Turkish forces pressed ahead with ground operations against Kurdish rebels in Iraq on Saturday after the military reported that five troops and several dozen rebels had been killed in the cross-border fighting.
The US-backed Iraqi government said Turkey had assured it that the operation, Ankara’s first major ground incursion against Kurdish rebel bases in nearly a decade, would target only rebels who have staged hit-and-run attacks on Turkish targets from hideouts in northern Iraq.
A Turkish soldier was killed and another was wounded in a landmine blast on Saturday in the Turkish province of Bingo, nearly 300 kilometres from the border, local media said.
Two buses and five vans on Saturday ferried soldiers toward the Turkish border town of Cukurca, which lies north of the combat area, Dogan news agency reported. Vehicles used to carry ammunition were seen returning from the border area.
Two Turkish warplanes were seen flying toward Cukurca, Dogan said, but it was unclear whether they were on a bombing mission.
Further west, soldiers in Besta swept roads for possible landmines. Dozens of troops carrying assault rifles, light mortars, rocket-propelled grenades and sleeping mats patrolled near mountains with snow-covered peaks.
Supported by air power, Turkish troops crossed into northern Iraq late on Thursday in an offensive that marked a dramatic escalation in Turkey’s fight with the rebel Kurdistan Workers’ Party, or PKK, even though Turkish officials described the operation as limited.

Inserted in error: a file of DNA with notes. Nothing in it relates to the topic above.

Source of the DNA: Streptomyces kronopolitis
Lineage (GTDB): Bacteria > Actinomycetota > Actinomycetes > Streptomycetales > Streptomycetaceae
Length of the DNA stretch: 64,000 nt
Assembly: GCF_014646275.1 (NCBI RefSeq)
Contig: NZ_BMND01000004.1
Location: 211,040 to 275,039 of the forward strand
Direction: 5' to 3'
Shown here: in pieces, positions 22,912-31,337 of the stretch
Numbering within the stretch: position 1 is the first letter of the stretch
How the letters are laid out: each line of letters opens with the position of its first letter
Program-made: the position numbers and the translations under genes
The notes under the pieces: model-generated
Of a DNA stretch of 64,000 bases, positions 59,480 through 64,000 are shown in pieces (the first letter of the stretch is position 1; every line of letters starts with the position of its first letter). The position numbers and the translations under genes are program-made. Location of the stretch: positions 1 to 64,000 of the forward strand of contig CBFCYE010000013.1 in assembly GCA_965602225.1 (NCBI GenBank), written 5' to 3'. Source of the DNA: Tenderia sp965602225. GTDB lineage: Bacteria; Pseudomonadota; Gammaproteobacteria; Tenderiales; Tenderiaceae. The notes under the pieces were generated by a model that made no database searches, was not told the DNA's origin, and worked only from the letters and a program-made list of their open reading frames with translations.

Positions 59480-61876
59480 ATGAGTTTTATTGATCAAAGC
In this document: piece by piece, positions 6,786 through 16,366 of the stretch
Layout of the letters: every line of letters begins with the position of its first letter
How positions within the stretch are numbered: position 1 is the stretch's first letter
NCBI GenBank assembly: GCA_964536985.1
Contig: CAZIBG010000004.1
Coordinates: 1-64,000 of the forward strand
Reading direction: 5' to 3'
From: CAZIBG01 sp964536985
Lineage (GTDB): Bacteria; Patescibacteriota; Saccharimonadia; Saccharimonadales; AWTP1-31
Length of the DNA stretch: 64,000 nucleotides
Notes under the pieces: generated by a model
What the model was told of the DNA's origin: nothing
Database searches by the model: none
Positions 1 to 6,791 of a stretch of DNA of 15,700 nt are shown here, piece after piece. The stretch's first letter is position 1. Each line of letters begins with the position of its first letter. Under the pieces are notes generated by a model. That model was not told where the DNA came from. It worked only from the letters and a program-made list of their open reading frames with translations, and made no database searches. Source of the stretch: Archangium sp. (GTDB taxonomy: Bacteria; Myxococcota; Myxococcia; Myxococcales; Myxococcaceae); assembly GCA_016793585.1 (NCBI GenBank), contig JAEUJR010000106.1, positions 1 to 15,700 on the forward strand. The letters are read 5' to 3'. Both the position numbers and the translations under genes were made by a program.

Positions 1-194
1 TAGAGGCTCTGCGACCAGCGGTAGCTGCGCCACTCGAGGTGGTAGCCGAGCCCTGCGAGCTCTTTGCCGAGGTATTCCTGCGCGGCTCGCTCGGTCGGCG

The Turkish military said five troops and 24 Kurdish rebels were killed in clashes. At least 20 more rebels were killed by artillery and helicopter gunships, it said. Artillery units positioned near Cukurca could be heard firing shells across the border on Friday evening, Dogan agency reported. The Iraqi government said Saturday that fewer than 1,000 Turkish troops had crossed the frontier. Government spokesman Ali al-Dabbaghsaid Turkish commanders had assured Iraq that the “operation will be a limited one and it will not violate certain standards that they have set.” Al-Dabbagh said Iraq’s president and prime minister had spoken to Turkish officials. “We know the threats that Turkey is facing but military operations will not solve the PKK problem. Turkey has resorted to military options, but this never resulted in a good thing,” al-Dabbagh said. He acknowledged that Turkey was “suffering from the terrorist PKK organisation.”
On Friday, a military officer of the US-led coalition in Iraq said on condition of anonymity that several hundred Turkish soldiers had crossed the border. The coalition has satellites as well as drones and other surveillance aircraft at its disposal.
Sky-Turk television said about 2,000 Turkish soldiers were in Iraq, operating against rebel camps about 3-4 kilometres in from the border. NTV television said a total of 10,000 soldiers were inside Iraq in an operation that had extended 10kilometers past the frontier. The activity was reportedly occurring about 100 kilometres east of Cizre, a major town near the border with Iraq. It was not possible to confirm independently the size or scope of the attack on the PKK, which is considered a terrorist group by the United States and European Union.
CNN-Turk television, citing Turkish security officials, said the operation could last two weeks.
The advance was the first confirmed Turkish military ground operation in Iraq since the US-led invasion that toppled Saddam Hussein in 2003.
The PKK militants are fighting for autonomy in predominantly Kurdish south-eastern Turkey and have carried out attacks on Turkish targets from bases in the semiautonomous Kurdish region of northern Iraq. The conflict started in 1984 and has claimed as many as 40,000lives.